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We are currently primarily using a 10.1.1.0/24 subnet at our small company (~250 employees, ~90 computer users). We're seriously considering doing some VLANing / network segmentation and isolation, and we're very close to too many devices on our little 10.1.1.0/24 anyhow.

The question I have is, why wouldn't we just switch to using 10.X.0.0/16 subnets? This would give us plenty of different subnets (256 - no way we'll come up with that many different network segments to isolate) and way more than enough hosts per subnet (65534). But most of the examples I see online they tend to do "harder" things like 10.1.X.X/23 or 10.1.X.X/17. If 256 segments / subnets is more than you would ever need in the foreseeable future, is there some other reason to complicate matters and use a netmask other than the easy (because it is divisible by 8) /16?

subnet calculator

  • I'm not sure what you mean by harder. 10.0.0.0/16 is no easier or more difficult than 10.0.0.0/17 and 10.0.0.0/23. It's all calculated the exact same way. In any case, the rule of thumb is that your business needs to plan for 10x growth, and if your plan is comfortable and works with that, then your are good. The company I work for doesn't have enough private addressing, even using all three private address ranges, because of past sloppy choices, and it is much more difficult to go back and make changes than it is to do it correctly in the first place. – Ron Maupin Jun 5 '18 at 17:31
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    If your proposed plan accounts for your estimated growth then go for it. – joeqwerty Jun 5 '18 at 18:21
  • @RonMaupin - I guess I mean it is just easier to look at and grok / describe. You can just say "10.1.0.0/16 is our servers, 10.2.0.0/16 is our printers, etc., etc." and you don't even need a calculator to know where the next subnet starts and ends. – Adam Nofsinger Jun 5 '18 at 19:37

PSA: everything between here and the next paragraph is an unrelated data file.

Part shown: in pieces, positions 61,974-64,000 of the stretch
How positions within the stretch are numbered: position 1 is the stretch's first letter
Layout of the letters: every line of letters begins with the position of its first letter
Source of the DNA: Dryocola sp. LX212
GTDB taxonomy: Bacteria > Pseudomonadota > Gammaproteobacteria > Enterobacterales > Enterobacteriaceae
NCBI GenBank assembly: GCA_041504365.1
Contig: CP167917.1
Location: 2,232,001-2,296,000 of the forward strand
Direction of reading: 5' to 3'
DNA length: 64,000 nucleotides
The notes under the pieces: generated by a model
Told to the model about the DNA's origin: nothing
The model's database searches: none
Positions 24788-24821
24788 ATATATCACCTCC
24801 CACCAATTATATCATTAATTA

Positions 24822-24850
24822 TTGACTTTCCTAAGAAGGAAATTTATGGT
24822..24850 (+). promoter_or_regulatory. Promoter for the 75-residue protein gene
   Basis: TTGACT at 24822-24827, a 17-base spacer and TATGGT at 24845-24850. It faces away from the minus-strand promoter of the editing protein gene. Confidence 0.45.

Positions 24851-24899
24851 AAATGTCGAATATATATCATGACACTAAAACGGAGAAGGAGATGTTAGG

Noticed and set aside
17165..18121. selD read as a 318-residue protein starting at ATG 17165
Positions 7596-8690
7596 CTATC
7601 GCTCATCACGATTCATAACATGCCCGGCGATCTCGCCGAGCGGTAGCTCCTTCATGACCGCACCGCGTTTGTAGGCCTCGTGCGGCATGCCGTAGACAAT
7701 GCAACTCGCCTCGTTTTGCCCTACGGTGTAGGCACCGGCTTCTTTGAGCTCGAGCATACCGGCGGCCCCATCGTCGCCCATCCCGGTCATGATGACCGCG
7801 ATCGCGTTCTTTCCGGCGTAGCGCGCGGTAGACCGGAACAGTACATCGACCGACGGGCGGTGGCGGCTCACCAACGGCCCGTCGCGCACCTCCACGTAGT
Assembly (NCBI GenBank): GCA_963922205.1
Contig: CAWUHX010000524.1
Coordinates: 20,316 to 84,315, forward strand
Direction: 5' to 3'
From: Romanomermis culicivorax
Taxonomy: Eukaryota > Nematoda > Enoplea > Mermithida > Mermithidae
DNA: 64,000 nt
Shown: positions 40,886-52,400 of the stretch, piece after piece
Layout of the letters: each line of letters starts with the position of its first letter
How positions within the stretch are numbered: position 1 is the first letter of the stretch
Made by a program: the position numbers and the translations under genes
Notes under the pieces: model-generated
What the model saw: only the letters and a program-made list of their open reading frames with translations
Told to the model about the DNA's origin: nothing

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The main reason to not use big subnet is for preventing broastcast problem/traffic if too much host is alive.

Cisco recommend fewer than 500 hosts to prevent broadcast problem.

Per the CCNA's guide:

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    But this is only a problem if you actually have more than 500 hosts, correct? Not necessarily address space for more than 500 hosts. – Adam Nofsinger Jun 5 '18 at 19:41
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    Adam, Yag is rightly cautioning you about the potential of broadcast problems if you continue to add hosts to the broadcast domain, but a lot of people seem to misunderstand that. It's not the size of the network, but rather it's the number of hosts per broadcast domain. Naturally, a larger network allows for a larger broadcast domain... but if you have 500 hosts you have 500 hosts, whether your network accommodates 500 or 5,000. – joeqwerty Jun 5 '18 at 20:49
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The Internet Protocol is primarily about routing to other networks. When you define your subnet you are stating when traffic is to be routed away through the default gateway and when it should be handled by the local network protocols.

When communication is to take place between two hosts within the same network segment, IP translates the addresses to the underlying (presumably) Ethernet protocol using ARP.

Some organisations or network providers use large “Ethernet” networks. You can do clever things using spanning tree protocol to create fault tolerance. You can implement network controls at the Ethernet level rather than IP level.

There are risks to having a large segment. A badly behaved host (or hosts) could generate broadcast traffic that saturates the segment. This would depend on what protocols are in use and how much broadcast traffic they generate. Depending on your switch, multicast traffic might not be handled efficiently either.

These are not necessarily show stoppers.

Historically some routing protocols could not distinguish between different subnets with a high level of granularity. Addresses were categorised as class “A”, class “B” or “C” which in turn defined the subnet mask length as /8, /16, or /24 respectively. This is more relevant if your addresses are public. This has since become less relevant as the availability of public IPs has decreased and firms have begun to adopt CIDR (classless inter-domain routing). Many IP registrars require most address assignees to have at least 50% utilisation which again encourages people to use smaller subnet sizes. Again, this is mainly relevant if you are using public address space.

One downside with some 10.x.x.x addressing is that if you have users connecting from remote networks, if they too use the same 10.x.x.x addresses, that can create some routing problems.

In conclusion - a large 10.x.x.x network is fine.

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